Laton Jacket Projectcomments (0) April 4th, 2008
Word had it that Threads magazine's very own Norma Bucko was working on a fantastic hand embroidery project that is going on at the Plimoth Plantation in Plymouth, Massachusetts. They are re-creating the Laton Jacket, a gorgeous garment from the 17th century. I visited the Plimoth website, a treasure trove of information and inspiration for hand embroiderers. As a new blogger, I really enjoyed checking out their blog, The Embroiderers' Story, which is written by Jill Hall, who also manages the Wardrobe Department at the Plantation. Over the next year, the blog will chronicle the progress of this 17th-century jacket, so take a look from time to time. If you click on the little pictures in the blog, you can see enlarged versions that show the incredible detail of the work and the skill of the women working on this jacket.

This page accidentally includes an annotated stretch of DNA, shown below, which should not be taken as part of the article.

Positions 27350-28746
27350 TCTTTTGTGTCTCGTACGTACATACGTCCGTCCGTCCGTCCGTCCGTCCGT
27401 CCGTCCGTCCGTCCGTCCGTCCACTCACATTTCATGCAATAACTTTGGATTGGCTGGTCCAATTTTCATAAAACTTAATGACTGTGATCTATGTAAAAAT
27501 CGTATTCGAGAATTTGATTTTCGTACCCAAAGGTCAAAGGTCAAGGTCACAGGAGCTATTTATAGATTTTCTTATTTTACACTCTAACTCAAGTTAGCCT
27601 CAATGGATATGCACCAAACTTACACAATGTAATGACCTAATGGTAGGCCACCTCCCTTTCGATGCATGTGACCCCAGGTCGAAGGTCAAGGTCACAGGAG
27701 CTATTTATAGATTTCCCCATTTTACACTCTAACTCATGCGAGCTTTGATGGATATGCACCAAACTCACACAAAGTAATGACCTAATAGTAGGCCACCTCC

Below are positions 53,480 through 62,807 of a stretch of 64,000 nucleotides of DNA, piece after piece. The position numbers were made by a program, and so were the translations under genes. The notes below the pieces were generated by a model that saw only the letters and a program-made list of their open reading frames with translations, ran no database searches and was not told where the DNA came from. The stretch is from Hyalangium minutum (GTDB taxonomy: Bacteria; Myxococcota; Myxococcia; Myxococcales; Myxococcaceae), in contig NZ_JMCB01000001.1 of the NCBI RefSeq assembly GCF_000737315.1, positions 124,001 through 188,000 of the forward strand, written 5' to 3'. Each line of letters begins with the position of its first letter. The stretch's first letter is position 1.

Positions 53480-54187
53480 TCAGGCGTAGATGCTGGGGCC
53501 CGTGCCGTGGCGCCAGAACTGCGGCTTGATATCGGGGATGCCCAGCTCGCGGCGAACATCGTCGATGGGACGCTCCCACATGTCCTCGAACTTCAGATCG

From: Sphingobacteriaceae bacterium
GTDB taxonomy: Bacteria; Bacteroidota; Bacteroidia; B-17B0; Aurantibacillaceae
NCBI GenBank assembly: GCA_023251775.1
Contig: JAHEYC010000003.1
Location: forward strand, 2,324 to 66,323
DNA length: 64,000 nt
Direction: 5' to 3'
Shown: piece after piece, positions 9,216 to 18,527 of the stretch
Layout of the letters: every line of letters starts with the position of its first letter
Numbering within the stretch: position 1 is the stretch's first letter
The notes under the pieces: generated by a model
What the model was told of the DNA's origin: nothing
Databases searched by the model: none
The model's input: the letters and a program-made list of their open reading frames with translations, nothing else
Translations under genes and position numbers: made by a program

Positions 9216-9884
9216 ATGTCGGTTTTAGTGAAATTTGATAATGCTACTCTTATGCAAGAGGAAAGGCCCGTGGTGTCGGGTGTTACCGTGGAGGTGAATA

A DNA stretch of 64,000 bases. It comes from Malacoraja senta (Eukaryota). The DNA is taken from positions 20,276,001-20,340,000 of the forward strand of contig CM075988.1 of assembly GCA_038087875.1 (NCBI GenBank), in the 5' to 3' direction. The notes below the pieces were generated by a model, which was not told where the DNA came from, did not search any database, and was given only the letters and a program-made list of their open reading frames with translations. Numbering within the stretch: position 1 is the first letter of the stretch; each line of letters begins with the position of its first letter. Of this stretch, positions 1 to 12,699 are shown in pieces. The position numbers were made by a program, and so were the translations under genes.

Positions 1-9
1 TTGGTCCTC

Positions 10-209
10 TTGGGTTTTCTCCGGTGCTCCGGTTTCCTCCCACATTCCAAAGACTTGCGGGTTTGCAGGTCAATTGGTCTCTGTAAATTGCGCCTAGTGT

The original Laton Jacket, the inspiration for this project, can be seen at the Victoria and Albert Museum in England. If you’re not planning a road trip to England any time soon, you can just click here to see it too! I spent a lot of time browsing through the museum’s Web site, checking out fashion from the 17th, 18th, 19th and 20th centuries. Whenever I look at some of the embroidery created back then, I’m always amazed at the complex detail, color, and workmanship created entirely by hand.
A lot goes into re-creating a jacket like this. Before any hand embroidery can take place, there is a search for threads, fabrics and other embellishments that approximate the original jacket.
I always love to see fashion come alive with embroidery, and I noticed on The Embroiders’ Stories blog that this project is special to Jill Hall as well. To quote her, “One of their goals has been realized—stitching in front of the public in the Crafts Center. The inherent fashionable aspects of this jacket has made it popular with younger women who have had the chance to visit the Craft Center. It is very gratifying to work on a project that generates interest in not only embroidery, but also history and culture.”
Be sure to keep track of the progress of this fascinating project. I plan to visit often.